Undergraduate laboratory assistant Tytrice Faison (B.S. ’22, geology)—who joined Kaufman’s lab after taking a course with him through the Carillon Communities living-learning program—prepared and analyzed more than 100 shale and carbonate samples taken from the formation. After analyzing the samples, Kaufman, Faison and the rest of the Bakken team deciphered clear layers of sediment representing three key biotic crises known as the Annulata, Dasberg and Hangenberg events, with the last crisis associated with one of the greatest mass extinctions in Earth history.

“We could see anoxic events distinctly marked by black shale and other geochemical deposits, which are likely linked to a series of rapid rises in sea level,” Kaufman explained. “We suspect that sea levels may have risen during the pulsed events due to the melting ice sheets around the South Pole at this time.”

Higher sea levels would have resulted in the flooding of interior continental margins, or the transitional region between oceanic and continental crusts. In these settings, high levels of nutrients, such as phosphorous and nitrogen, could have triggered algal blooms which create low oxygen zones in large bodies of water. These zones in turn would have increased toxic hydrogen sulfide right where most marine animals would have lived. Under those conditions, animals in the oceans and on land around the shoreline would have died during these late Devonian events.

The team’s research is not exclusive to global biotic disruptions from hundreds of millions of years ago. Kaufman suggests that their findings are not just applicable to the shallow inland seas of the Devonian Period, but perhaps also to the oceans of today affected by global warming. He compared the ocean’s circulatory system to a “conveyor belt” carrying nutrients, oxygen and microorganisms from place to place.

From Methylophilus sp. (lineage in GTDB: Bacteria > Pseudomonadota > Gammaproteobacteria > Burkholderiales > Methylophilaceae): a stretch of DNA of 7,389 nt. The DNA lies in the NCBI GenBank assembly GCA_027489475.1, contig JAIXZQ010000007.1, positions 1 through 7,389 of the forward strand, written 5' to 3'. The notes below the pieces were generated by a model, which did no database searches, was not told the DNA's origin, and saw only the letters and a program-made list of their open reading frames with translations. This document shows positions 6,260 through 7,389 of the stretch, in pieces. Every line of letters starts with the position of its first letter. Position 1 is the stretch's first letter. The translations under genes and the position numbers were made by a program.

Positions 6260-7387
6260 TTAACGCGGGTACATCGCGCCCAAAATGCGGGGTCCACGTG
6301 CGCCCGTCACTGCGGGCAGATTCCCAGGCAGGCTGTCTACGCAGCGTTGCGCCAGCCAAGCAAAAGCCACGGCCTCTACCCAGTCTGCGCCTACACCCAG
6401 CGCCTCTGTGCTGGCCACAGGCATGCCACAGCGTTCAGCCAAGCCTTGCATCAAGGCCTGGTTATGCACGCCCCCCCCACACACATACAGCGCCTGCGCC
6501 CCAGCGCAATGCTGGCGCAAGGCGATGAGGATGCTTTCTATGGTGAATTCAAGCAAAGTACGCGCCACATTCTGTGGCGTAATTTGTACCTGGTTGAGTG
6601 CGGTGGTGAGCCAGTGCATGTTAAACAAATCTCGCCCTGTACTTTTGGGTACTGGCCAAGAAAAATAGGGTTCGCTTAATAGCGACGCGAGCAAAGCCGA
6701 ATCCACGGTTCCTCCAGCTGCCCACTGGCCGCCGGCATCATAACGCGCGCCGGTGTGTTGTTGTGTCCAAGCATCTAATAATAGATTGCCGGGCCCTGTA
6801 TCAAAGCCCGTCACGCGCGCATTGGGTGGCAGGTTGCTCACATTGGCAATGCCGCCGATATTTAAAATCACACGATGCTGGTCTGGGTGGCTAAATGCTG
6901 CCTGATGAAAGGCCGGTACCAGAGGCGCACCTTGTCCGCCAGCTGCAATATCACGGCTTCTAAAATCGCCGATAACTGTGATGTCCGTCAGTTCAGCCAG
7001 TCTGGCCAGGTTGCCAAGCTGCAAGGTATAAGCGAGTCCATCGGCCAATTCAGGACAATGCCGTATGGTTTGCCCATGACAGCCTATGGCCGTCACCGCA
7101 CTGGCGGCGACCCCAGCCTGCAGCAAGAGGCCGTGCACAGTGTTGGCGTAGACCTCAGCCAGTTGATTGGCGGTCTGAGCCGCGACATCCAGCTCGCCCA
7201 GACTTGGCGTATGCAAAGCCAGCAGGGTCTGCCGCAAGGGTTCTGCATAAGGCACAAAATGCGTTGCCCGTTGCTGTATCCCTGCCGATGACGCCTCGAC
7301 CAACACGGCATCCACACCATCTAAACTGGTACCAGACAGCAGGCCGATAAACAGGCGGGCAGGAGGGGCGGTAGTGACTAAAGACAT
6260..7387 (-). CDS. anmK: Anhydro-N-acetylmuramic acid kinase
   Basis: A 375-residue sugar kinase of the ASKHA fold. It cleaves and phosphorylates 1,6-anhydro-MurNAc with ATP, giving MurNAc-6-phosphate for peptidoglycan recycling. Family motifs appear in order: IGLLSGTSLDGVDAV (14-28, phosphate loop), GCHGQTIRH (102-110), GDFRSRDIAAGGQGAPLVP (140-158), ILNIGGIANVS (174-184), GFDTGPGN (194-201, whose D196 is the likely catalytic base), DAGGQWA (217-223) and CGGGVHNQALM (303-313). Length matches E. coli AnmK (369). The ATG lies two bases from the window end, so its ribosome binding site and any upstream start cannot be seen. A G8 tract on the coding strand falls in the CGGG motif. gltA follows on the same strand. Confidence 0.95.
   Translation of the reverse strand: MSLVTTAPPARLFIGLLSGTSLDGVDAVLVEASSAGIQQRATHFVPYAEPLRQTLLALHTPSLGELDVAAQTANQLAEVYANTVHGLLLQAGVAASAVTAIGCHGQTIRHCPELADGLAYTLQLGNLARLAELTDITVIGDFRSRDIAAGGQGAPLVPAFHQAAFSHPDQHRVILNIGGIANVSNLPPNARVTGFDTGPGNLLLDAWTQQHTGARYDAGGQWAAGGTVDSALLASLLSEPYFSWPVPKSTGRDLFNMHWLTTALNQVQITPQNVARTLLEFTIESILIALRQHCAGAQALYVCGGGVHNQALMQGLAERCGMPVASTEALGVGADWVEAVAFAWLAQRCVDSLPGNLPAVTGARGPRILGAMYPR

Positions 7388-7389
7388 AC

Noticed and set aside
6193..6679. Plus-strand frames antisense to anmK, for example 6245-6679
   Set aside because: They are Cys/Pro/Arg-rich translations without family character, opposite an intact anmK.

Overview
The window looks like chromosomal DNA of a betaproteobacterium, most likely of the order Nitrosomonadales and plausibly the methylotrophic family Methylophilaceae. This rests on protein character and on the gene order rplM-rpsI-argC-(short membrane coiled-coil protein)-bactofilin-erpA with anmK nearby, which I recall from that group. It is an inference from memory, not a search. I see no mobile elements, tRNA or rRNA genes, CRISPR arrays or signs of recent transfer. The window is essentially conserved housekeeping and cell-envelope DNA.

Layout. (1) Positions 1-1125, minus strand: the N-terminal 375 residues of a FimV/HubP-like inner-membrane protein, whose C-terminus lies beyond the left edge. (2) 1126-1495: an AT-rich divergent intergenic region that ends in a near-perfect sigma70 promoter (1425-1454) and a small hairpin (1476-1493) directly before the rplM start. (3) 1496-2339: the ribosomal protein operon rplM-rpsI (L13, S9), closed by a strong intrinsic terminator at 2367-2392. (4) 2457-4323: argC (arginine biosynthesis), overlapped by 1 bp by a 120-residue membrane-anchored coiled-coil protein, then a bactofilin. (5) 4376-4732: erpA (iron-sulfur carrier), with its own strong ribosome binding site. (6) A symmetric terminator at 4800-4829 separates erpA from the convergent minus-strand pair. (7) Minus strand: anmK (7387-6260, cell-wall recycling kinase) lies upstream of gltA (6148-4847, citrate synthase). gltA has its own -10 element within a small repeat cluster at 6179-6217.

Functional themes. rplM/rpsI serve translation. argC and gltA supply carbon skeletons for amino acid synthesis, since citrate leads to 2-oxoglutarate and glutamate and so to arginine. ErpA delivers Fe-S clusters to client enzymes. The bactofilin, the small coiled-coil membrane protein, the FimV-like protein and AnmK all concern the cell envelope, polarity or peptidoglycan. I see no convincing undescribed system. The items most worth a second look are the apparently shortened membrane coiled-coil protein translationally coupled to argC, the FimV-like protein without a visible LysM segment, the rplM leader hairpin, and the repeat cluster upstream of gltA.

“Cold, salty water develops in the North Atlantic region before it sinks and eventually makes its way to the Indian and Pacific Oceans, cycling around the globe. This oceanic jet stream helps to spread life-sustaining oxygen through the oceans,” Kaufman explained. “If that conveyor belt were to be slowed down due to global warming, parts of the ocean might be deprived of oxygen and potentially become euxinic.”

The collateral damage caused by global warming might then promote animal migration out of dead zones or put Earth on a path to decreased diversity and increased rates of extinction, he added.

“Our study helps us to understand several things about Earth’s growing pains across a critical transition from a world we would not recognize today to one we would find more familiar,” Kaufman said. “It provides evidence for a kill mechanism that may be general to many of the many mass extinctions that occurred in the past, but also explains the origin of a major source of oil and gas to the United States.”  


The paper, “Basin-scale reconstruction of euxinia and Late Devonian mass extinctions,” was published in Nature on March 8, 2023.

This research was supported by Equinor USA. This story does not necessarily reflect the views of this organization.